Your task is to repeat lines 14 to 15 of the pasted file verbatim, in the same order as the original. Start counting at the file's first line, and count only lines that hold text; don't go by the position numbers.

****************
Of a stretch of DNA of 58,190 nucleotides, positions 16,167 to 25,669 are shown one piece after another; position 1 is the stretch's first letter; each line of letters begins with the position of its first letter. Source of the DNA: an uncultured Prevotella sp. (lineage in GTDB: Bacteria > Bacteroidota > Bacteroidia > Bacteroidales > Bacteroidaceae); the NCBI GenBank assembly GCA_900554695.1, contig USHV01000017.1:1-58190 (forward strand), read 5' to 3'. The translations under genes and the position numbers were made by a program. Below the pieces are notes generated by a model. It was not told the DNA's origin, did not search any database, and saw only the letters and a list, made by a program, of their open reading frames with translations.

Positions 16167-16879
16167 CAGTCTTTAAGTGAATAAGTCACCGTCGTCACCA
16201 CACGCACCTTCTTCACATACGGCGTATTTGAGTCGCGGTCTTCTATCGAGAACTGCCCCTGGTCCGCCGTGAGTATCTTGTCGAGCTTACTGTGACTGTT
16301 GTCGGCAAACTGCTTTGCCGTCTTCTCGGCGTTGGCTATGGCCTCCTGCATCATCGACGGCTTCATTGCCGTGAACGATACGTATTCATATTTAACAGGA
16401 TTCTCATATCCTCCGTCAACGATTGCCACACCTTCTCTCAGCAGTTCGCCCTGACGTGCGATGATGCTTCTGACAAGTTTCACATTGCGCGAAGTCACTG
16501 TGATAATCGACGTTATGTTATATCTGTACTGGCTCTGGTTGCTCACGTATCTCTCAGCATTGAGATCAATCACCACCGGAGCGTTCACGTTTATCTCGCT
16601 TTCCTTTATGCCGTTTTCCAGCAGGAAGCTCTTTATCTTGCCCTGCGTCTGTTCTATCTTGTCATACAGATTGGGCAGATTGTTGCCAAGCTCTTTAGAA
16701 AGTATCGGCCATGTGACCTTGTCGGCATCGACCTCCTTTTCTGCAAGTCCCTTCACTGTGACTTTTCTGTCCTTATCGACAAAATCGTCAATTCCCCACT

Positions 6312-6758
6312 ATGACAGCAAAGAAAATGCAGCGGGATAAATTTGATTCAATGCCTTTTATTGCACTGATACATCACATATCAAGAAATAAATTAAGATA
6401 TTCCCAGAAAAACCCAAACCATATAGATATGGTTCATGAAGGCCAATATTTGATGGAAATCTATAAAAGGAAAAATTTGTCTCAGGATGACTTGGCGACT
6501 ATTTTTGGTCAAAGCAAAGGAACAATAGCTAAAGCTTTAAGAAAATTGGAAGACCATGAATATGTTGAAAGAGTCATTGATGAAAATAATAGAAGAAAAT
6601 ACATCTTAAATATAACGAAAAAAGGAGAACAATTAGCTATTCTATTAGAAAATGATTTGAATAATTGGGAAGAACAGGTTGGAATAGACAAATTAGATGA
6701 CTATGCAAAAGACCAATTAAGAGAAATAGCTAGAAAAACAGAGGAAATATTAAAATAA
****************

6601 ACATCTTAAATATAACGAAAAAAGGAGAACAATTAGCTATTCTATTAGAAAATGATTTGAATAATTGGGAAGAACAGGTTGGAATAGACAAATTAGATGA
6701 CTATGCAAAAGACCAATTAAGAGAAATAGCTAGAAAAACAGAGGAAATATTAAAATAA